Neurotics are very different from individuals with a character disorder on the dimension of anxiety. Anxiety is that primal emotion (i.e. fear response) that we get when we feel threatened in some way. When our fear is attached to a specific, identifiable circumstance, such as being in a room filled with a lot of people, having to take a test, or coming face to face with a snake, we call it a phobia. When our apprehension does not appear connected to a specific thing or circumstance, is unidentifiable, unknown, or unconscious, we call it anxiety. Experiencing too much anxiety, especially with regard to urges or issues that shouldn’t normally evoke high levels of anxiety is the number one way to know if someone is neurotic as opposed to character disordered. Neurotics can suffer several a host of maladies that are either directly caused or exacerbated by their anxiety such as stress-related ulcers, tension headaches, fear-based avoidance of crowds or open places (i.e. agoraphobia), obsessive worry, fear of abandonment, etc.
Character disordered individuals are notoriously nonchalant about the things that most others get upset about. They don’t experience enough anxiety when it would be normal or even beneficial to do so. The disturbed character doesn’t get apprehensive enough about his conduct. He is too indifferent and unshaken when problems arise as the result of the way he does things, and he remains too unnerved and unperturbed in the face of conflict. The disordered character doesn’t do the dysfunctional things he does because some past trauma has him too hung-up to do otherwise. He does what he does because unlike the neurotic, he lacks the capacity to get hung-up enough to think twice about his behavior and inhibit himself and restrain his conduct. A little of the neurotic’s typical apprehension would go a long way toward helping the disturbed character be more cautious or hesitant when it comes to doing the things he does that frequently cause problems.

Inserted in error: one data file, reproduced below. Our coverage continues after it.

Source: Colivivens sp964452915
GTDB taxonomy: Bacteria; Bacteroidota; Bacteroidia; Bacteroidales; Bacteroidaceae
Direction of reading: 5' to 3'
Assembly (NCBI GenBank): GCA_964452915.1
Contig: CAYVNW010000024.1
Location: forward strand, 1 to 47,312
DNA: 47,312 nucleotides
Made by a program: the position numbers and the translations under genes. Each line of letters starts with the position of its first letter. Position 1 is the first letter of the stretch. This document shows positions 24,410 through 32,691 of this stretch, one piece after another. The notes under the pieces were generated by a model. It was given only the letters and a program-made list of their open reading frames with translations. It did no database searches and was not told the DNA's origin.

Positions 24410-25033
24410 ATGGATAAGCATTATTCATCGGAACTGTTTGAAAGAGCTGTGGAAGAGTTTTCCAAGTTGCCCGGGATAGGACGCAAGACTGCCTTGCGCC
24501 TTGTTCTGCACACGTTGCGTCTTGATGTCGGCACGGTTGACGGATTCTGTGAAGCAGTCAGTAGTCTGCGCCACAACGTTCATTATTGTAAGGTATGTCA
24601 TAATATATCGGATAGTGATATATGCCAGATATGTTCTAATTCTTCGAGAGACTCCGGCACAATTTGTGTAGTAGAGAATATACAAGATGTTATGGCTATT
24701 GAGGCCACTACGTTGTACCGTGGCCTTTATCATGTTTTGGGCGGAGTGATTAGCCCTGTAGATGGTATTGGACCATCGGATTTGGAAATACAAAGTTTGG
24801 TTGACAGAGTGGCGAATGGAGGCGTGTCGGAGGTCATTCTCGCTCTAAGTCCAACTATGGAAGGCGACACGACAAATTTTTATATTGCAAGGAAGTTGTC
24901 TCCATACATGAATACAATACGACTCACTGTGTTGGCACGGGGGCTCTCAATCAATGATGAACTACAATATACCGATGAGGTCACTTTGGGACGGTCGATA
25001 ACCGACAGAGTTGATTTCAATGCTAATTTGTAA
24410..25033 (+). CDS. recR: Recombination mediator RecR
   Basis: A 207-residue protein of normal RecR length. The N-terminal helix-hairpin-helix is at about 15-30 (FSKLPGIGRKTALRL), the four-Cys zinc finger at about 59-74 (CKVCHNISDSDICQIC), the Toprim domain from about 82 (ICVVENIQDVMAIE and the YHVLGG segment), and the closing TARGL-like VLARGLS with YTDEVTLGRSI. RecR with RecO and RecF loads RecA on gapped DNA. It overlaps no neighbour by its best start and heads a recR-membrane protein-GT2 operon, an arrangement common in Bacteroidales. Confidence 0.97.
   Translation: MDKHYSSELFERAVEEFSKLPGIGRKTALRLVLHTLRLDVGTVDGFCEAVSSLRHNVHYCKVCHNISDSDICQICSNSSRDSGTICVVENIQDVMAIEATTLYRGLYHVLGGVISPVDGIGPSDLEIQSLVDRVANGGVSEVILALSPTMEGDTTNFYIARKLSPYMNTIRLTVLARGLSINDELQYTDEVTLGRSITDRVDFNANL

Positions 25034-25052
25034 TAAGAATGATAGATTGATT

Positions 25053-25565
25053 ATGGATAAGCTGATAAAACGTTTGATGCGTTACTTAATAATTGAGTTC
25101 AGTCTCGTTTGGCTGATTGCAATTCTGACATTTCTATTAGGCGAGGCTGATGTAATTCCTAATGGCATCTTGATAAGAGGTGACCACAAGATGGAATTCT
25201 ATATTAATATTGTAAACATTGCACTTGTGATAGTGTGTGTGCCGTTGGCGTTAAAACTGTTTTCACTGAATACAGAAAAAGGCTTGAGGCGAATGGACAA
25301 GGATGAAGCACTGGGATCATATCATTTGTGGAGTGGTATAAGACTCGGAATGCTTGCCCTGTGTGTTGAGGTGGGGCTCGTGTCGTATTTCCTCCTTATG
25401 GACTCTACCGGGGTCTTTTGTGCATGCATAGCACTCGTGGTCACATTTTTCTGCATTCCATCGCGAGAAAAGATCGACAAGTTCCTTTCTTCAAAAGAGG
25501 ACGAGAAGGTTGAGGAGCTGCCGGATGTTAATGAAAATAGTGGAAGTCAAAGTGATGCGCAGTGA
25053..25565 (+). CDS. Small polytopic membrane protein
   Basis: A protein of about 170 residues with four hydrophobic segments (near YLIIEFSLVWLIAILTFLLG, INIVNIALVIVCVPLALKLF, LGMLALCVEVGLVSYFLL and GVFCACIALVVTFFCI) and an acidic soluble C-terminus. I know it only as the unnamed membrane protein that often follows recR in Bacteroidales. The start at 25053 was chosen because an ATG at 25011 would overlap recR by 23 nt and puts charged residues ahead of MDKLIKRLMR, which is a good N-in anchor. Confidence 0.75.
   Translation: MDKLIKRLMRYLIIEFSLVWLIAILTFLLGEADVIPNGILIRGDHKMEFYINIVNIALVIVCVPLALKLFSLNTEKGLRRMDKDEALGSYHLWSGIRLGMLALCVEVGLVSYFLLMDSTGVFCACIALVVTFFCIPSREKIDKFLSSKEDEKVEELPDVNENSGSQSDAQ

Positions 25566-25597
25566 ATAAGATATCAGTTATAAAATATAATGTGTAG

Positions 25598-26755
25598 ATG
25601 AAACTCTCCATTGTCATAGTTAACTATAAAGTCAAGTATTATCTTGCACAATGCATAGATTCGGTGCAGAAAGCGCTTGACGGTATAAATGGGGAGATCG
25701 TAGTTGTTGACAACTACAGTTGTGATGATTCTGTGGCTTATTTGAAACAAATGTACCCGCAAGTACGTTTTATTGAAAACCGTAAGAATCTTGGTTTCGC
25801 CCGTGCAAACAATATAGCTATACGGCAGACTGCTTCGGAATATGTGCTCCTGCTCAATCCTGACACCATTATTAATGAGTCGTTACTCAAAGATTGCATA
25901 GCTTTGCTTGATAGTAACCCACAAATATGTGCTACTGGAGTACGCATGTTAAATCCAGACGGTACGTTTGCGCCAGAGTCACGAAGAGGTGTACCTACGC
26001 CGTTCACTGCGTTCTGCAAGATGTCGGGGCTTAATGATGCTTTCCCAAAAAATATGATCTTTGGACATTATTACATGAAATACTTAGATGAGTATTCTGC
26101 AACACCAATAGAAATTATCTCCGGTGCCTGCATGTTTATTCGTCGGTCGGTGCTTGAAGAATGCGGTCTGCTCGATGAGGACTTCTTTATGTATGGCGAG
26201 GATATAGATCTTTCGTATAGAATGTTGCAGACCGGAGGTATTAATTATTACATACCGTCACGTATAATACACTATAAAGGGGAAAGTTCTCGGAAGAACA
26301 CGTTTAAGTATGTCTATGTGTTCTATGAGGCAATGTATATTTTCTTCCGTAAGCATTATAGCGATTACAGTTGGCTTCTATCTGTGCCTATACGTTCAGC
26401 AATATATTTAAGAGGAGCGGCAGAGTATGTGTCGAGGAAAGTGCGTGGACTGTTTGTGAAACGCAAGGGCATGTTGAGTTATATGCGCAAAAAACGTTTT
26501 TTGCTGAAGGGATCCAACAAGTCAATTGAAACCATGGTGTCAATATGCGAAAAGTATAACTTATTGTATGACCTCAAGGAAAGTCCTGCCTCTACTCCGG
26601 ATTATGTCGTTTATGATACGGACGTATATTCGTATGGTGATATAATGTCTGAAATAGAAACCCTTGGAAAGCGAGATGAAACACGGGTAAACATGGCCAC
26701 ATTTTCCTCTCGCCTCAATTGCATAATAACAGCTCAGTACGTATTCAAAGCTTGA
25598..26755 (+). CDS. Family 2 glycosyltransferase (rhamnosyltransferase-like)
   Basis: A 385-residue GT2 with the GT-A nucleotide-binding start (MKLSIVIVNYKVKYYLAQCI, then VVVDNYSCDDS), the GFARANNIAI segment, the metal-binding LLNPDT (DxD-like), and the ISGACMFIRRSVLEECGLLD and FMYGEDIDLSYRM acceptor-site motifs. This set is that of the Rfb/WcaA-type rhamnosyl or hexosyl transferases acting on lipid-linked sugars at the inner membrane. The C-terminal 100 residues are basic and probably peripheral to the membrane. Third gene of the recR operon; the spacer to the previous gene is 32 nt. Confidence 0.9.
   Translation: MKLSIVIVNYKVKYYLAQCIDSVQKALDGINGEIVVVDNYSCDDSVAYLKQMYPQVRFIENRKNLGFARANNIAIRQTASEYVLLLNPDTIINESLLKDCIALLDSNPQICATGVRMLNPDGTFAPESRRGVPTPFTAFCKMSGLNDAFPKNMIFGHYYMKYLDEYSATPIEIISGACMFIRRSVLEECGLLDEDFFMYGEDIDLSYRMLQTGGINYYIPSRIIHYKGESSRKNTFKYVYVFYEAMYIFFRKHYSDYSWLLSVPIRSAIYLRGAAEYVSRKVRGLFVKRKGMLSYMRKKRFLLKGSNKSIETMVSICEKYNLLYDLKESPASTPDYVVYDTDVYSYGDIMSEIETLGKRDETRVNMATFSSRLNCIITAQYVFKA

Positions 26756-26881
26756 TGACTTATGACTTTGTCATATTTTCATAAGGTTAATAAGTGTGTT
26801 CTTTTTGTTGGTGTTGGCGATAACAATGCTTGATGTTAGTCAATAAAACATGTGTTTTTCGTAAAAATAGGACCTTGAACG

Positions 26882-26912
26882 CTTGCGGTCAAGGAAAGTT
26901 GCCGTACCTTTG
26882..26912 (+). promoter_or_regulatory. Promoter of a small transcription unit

For several reasons that I have never fully understood, traditionally-oriented therapists and relatively neurotic individuals seem to insist upon ascribing fears and insecurities to disordered characters that simply don’t exist. They will frequently misinterpret the behavior and motivations of character-disordered individuals and frame things inappropriately. For example, some disordered characters have such a passion for novelty and such a craving for excitement that they constantly seek shallow, intense, and short-lived high-risk sexual involvements or other interpersonal entanglements. But this thrill-seeking behavior is sometimes framed as a “fear” of intimacy or commitment. I think this mistake is often made because it’s difficult for neurotic individuals to imagine why a person wouldn’t necessarily prefer a stable intimate relationship over multiple risky encounters unless they were in some way afraid of a deeper relationship. This kind of thinking also reflects a long-held but unproven tenet of classical psychology theories that everyone will naturally gravitate toward the healthiest life choices unless they are hung-up by unconscious fears born of early trauma. The disordered character is very different from the neurotic on this key criterion. For the most part, neurotics experience too much anxiety. Disturbed characters don’t experience enough anxiety, especially at times when some gut level apprehension would serve them and the rest of society well.